- Thermal Ionization Mass Spectrometry
Dr. James Crowley places samples for high-precision U-Pb geochronology into the IsotopX Isoprobe-T thermal ionization mass spectrometer (TIMS)
- Anion exchange chromatography
U and Pb atoms are separated from the dissolved zircon matrix via anion exchange chromatography to ensure high ion yields in high-precision isotope dilution thermal ionization mass spectrometry
- K-12 students discover geochronology on Castle Rock
The Castle Rock Reserve in Boise's East End provides a rich venue for teaching the fundamentals of relative dating of rocks and landforms of the Snake River Plain
- Mineral Separation
Extracting zircons from a rock starts with crushing and milling in the Rock Preparation Laboratory in the new Environmental Research Building
- Middle Devonian strata of central Germany
Students and faculty from Boise State, SUNY-Geneseo, the Berlin Museum, and the University of Frankenburg are collaborating on a study of Devonian chronostratigraphy
- The new IGL
The Isotope Geology Laboratory has a new home in the newly constructed Environmental Research Building, on the east side of Boise State's main campus
- Dissolution at high temperatures and pressures
Dissolving zircon crystals at high temperatures (220°C) for isotope dilution analysis relies upon large volume Parr pressure vessels
- Annealing and chemical abrasion
High temperature annealing (900°C) prepares zircon crystals for the chemical abrasion method, an efficient partial dissolution method for removing open-system intra-crystalline domains
- Zircon cathodoluminescence (CL)
Zircon crystals are luminescent under electron beam bombardment, revealing internal growth patterns invisible to the naked eye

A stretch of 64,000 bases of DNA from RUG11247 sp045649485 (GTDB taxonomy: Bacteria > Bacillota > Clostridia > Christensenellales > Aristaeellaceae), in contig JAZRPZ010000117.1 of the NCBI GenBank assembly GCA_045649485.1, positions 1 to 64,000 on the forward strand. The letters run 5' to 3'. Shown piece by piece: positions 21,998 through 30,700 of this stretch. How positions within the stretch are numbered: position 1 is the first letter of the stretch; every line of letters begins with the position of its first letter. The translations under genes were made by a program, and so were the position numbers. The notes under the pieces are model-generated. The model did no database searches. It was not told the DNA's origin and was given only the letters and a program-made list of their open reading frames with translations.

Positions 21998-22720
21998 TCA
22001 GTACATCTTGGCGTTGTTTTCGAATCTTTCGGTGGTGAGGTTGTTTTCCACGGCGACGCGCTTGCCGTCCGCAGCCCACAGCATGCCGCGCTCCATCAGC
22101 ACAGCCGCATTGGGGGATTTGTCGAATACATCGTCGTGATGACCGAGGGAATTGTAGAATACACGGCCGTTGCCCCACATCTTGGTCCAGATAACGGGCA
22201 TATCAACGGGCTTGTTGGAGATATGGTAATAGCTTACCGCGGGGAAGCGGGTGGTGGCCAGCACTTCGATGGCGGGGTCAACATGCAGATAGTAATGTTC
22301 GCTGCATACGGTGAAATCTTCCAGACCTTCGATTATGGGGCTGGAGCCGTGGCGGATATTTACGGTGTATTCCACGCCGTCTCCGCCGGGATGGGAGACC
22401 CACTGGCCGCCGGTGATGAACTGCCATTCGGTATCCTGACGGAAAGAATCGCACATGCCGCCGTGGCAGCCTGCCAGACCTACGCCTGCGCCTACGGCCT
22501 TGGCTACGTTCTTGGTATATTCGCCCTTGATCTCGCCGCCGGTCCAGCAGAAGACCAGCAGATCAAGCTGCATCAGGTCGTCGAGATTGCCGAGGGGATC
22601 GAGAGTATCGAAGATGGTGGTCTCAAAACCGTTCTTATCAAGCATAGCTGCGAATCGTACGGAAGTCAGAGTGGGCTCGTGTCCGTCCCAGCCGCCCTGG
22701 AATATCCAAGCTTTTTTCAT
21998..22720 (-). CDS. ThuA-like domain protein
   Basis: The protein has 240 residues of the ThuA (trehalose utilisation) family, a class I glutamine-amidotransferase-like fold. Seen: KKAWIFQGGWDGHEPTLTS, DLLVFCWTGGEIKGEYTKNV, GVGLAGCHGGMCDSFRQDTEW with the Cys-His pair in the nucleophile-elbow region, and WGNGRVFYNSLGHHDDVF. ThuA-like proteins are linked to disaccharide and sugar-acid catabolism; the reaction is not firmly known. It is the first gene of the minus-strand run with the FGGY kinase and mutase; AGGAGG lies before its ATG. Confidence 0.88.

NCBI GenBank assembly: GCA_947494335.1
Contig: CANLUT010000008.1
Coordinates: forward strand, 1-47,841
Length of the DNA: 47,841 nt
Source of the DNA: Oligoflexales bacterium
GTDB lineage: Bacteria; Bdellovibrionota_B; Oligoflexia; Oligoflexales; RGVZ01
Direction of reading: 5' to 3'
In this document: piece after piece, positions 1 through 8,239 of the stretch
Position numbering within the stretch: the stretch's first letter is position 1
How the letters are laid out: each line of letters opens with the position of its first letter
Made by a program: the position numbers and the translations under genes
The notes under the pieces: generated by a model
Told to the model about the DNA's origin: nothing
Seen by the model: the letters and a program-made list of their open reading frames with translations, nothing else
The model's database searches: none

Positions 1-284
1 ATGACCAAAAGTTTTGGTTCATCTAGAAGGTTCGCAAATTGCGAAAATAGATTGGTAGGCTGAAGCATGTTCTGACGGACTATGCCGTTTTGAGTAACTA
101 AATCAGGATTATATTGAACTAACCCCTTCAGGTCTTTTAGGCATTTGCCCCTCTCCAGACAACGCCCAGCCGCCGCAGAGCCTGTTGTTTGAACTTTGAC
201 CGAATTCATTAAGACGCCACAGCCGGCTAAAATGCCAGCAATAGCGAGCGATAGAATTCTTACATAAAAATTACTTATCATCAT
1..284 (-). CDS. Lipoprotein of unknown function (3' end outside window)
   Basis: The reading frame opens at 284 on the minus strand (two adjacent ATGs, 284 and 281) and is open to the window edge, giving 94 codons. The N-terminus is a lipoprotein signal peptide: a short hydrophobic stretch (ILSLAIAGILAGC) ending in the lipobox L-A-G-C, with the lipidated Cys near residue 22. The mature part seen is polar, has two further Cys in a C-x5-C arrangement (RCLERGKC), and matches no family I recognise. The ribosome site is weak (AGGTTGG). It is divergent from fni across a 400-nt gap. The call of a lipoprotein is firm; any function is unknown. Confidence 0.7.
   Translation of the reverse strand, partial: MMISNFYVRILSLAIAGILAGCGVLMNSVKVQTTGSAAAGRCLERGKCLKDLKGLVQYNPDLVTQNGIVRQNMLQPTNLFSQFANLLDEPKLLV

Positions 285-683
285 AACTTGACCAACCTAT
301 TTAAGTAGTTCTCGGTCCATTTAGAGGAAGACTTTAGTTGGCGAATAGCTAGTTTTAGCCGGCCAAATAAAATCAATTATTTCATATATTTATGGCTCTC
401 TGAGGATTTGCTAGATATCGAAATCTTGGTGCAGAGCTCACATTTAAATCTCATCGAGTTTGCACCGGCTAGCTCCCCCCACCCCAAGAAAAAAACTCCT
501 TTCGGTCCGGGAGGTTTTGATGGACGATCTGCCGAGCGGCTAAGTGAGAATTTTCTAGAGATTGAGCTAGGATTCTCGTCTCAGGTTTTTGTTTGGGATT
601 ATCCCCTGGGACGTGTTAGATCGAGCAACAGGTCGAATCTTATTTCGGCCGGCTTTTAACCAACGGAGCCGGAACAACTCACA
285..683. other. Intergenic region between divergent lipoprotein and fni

- Phoenix X62
The IGL hosts two thermal ionization mass spectrometers with state-of-the-art ion-counting and 10^12 ohm Faraday amplifiers: the new IsotopX Phoenix X62 and the upgraded IsotopX Isoprobe-T
The Boise State University Isotope Geology Laboratory (IGL) is a state-of-the-art facility for the analysis of radiogenic isotopes in Earth materials, with a focus on in situ and high-precision geochronology (U-Pb zircon) and tracer isotope geochemistry. These tools can be applied to a variety of problems in igneous and metamorphic petrology, structural geology and tectonics, paleobiological evolution and paleoclimate change in deep time.
The IGL infrastructure includes a class 10 clean laboratory, thermal ionization mass spectrometry facility, and laser ablation inductively coupled plasma mass spectrometry laboratory, along with supporting rock preparation, mineral separations, and optical & electron beam imaging laboratories in the Department of Geosciences at Boise State University. Details of the Laboratory’s construction and facilities can be found on the IGL Infrastructure page. Visit the IGL Personnel page for profiles of our researchers.
The IGL is a node in the EARTHTIME Network for the Calibration of Earth History. In the spirit of teamwork and cooperation fostered by this initiative, please take a look at our developing LABSHARE archive of analytical procedures used in the IGL for isotope geochemistry and geochronology.
News & Announcements
- Enhanced UPbR data reduction spreadsheet December 6, 2016 A more sophisticated UPbR data reduction (Schmitz and Schoene, 2007) sample template file containing enhancements like weighted mean calculation, comprehensive Th/U disequilibrium correction alternatives, outlier rejection calculations, and analysis of variance graphs is now available as BSULab_UPbR17.xls.
- “ZirChron” app updated with new sample suites June 1, 2016 We have added new suites of zircons from a variety of rhyolite tuffs and lavas to the “ZirChron” app in the Education and Outreach page. These new samples broaden the characteristics of the zircon suites that students can experiment with, including examples with problems of crystal inheritance, and issues of LA-ICPMS versus CA-IDTIMS reproducibility.
- New in Geology – “A newly identified Gondwanan terrane in the northern Appalachian Mountains” April 29, 2014 Mountain-building and the end of an ancient ocean beneath modern New England